I saw a patient on the Big Island of Hawaii with serious intracranial bleeding on Pradaxa. Now it’s rural here, which means a dearth of specialty care. And so three months ago when his brilliant doctor in a major city on the mainland, switched him to Pradaxa for his atrial fibrillation (so he wouldn’t have to check his INR while he got settled comfortably into his retirement in Hawaii) his fate was sealed.  He arrived at the nearest hospital to him which had no intervention other than Vitamin K.  No platelets, no FFP, no neurosurgeon. Rapid diagnosis and a flight to Oahu for neuro/icu care was still meant several hours of continued bleeding. Things did not go well for him.

After I got home that night I watched the news about BP settling its federal lawsuit and I thought, what do the Deepwater Horizon disaster and Pradaxa have in common?  It seems obvious that any endeavor with a potential for serious risk should have a clear plan to deal with the most likely adverse outcome(s). In the case of offshore drilling, you shouldn’t be looking for oil at 1800 feet below seal level if you don’t have a viable plan to contain an oil spill.  In the case of Pradaxa, you shouldn’t be giving anticoagulants to patients if you don’t have a viable plan for  the most likely adverse outcome, bleeding. It’s really just asking for trouble.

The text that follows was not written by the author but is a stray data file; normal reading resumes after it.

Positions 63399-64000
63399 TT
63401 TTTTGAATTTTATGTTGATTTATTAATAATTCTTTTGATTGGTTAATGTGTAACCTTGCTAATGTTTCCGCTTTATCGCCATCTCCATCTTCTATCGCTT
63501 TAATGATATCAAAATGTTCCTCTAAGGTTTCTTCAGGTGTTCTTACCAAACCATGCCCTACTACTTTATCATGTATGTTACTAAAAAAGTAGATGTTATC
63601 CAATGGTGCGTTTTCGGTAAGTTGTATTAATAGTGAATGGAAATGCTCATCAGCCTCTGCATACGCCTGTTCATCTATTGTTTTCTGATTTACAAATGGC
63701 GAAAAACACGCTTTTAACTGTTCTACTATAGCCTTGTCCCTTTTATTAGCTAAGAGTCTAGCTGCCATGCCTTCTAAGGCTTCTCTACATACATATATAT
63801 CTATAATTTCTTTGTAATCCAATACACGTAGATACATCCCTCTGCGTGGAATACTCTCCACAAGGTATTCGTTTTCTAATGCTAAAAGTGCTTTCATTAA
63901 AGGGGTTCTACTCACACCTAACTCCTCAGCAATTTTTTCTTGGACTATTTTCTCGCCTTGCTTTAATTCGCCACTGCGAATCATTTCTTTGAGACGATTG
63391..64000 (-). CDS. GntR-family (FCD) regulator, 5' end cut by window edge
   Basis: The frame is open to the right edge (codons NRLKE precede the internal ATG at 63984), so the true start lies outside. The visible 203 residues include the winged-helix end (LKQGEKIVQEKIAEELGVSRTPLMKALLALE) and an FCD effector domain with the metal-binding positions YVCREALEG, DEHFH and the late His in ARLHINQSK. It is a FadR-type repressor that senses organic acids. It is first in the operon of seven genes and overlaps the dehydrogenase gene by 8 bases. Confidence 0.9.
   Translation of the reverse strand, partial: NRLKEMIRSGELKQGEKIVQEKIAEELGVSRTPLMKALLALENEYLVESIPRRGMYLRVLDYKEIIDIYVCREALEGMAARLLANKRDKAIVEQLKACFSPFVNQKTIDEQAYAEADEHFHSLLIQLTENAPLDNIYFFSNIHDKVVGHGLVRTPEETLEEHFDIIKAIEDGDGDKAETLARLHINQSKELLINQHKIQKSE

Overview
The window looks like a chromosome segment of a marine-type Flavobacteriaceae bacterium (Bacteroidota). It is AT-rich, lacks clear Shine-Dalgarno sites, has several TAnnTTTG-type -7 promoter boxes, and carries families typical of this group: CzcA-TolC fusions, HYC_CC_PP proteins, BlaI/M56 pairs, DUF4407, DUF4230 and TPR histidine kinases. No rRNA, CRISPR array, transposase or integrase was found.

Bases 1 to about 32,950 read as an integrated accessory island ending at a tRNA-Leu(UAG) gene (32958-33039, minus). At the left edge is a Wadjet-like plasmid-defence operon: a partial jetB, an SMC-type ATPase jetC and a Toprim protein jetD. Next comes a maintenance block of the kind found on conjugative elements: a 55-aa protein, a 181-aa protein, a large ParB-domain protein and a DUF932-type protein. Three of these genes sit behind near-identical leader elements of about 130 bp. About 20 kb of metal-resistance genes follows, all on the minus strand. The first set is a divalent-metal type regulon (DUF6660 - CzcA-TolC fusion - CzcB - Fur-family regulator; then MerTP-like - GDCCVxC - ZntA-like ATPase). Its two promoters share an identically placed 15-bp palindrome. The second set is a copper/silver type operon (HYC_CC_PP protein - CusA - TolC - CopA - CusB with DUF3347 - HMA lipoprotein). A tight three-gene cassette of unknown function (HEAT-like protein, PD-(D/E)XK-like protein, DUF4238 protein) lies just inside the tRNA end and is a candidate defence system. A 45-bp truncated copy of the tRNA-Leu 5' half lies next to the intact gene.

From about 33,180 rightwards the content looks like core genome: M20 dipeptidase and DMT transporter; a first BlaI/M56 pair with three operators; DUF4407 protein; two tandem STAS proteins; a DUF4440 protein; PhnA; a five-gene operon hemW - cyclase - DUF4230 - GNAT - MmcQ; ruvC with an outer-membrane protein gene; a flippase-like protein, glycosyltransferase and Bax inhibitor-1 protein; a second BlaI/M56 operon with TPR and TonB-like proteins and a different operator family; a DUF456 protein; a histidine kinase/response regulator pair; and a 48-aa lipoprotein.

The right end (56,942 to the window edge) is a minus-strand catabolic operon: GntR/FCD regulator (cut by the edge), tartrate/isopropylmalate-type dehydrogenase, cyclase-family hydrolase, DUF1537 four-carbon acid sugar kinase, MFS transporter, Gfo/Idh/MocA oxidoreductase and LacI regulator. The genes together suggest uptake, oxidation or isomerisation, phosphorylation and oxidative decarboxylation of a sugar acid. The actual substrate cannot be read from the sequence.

To highlight this problem, the management of an overdose with the new oral anticoagulants was recently published and then discussed on one of my favorite blogs, The Poison Review, and the most notable revelation about these collaborative guidelines is that the best option ten organizations who focus on thrombosis and anticoagulation could come up with was, wait for it, wait for it….SUPPORTIVE CARE.

I understand that anticoagulation in certain patients is a valuable tool. But we all know the rapid spread of highly marketed medications to questionable patient populations is a given, and we already have an effective anticoagulant, it’s called Coumadin. Coumadin is far from perfect and the search for safer, more user-friendly medications is a worthwhile endeavor, but let’s be honest, we’re still far from a perfect solution.